Skip to content
October 21, 2008 / jadettman

Flexibility vs. Usability

So, I’m slowly reading through a book called Universal Principles of Design that was suggested as worthwhile by one of the gentlemen over at Gameplaywright, Jeff Tidball I believe.

Anyway, this morning I read the entry about Flexibility vs. Usability, which talks about how the flexibility of a design increases the complexity and decreases the usability of that design. The entry specifically talks about the design of computers and remote controls but, of course, I immediately thought about roleplaying games.

The first roleplaying game (D&D for those not paying attention) wasn’t all that flexible. It was designed for one thing: exploring dungeons and fighting monsters. So, looking at the original design for D&D, the system was actually pretty straight forward. It had some charts to determine the outcome of situations that you were expected to get into and left the players (I’m including the DM here) to figure out the rest, if there was a “the rest” to be figured out.

As roleplaying games spread out to a larger audience and began to mature, the designs began to become more flexible and more complex. The designers realized that the players were doing all sorts of things that they hadn’t accounted for (like intrigue and courtly romance) and were muddling through on their own. In many cases, the designers originated as players and they were already primed for the next stage of development by designing house rules for the previous stage.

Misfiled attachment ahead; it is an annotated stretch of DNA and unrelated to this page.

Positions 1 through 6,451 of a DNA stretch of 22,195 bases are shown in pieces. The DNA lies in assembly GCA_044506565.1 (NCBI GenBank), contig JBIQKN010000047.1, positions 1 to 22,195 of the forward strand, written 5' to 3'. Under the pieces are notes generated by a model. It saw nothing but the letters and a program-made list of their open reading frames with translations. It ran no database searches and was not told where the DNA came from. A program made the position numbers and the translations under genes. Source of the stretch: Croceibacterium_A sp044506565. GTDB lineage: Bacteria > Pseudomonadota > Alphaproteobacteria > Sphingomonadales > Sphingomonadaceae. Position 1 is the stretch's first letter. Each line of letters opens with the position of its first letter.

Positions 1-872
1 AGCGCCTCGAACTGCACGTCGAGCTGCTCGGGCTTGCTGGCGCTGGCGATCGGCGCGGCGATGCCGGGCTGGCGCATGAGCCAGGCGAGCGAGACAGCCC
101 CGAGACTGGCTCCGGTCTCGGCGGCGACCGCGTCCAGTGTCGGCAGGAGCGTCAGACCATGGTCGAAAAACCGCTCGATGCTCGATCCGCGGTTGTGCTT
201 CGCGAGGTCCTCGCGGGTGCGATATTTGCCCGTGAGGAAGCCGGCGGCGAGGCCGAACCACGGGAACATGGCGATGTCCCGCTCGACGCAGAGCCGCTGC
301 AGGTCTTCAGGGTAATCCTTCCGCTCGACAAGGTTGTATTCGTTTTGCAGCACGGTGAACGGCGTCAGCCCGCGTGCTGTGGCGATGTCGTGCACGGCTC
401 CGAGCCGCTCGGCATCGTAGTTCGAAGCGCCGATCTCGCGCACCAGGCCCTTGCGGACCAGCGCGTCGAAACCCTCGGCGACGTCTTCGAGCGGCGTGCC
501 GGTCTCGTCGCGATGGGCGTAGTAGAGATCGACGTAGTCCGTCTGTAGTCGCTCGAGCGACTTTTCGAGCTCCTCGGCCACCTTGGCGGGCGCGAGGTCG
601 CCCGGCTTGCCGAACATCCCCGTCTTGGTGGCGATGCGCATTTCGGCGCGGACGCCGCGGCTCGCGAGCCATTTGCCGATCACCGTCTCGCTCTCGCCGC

So, games became more flexible in an attempt by designers to account for as many possible situations as possible and, in so doing, became more complex.

More recently, game design has begun to revert somewhat as can be pointed to amongst some of the Indie/Story-games crowd and the latest (fourth) edition of D&D. These designers have decided that focused design that is (usually) less flexible leads to better games.

So, these focused games do specific things very well and ignore the complications of players doing unintended things with the game. In doing so, these designs reduce complexity but (theoretically) create more specific, and better, play.

This leads to some interesting ideas about what some folks in the Indie/Story-games crowd call “the Fruitful Void” and how it relates to the flexibility/usability spectrum but I’m going to leave that for another time. I want to think about it more.


Leave a Reply

Fill in your details below or click an icon to log in: Logo

You are commenting using your account. Log Out /  Change )

Google+ photo

You are commenting using your Google+ account. Log Out /  Change )

Twitter picture

You are commenting using your Twitter account. Log Out /  Change )

Facebook photo

You are commenting using your Facebook account. Log Out /  Change )

Connecting to %s

%d bloggers like this: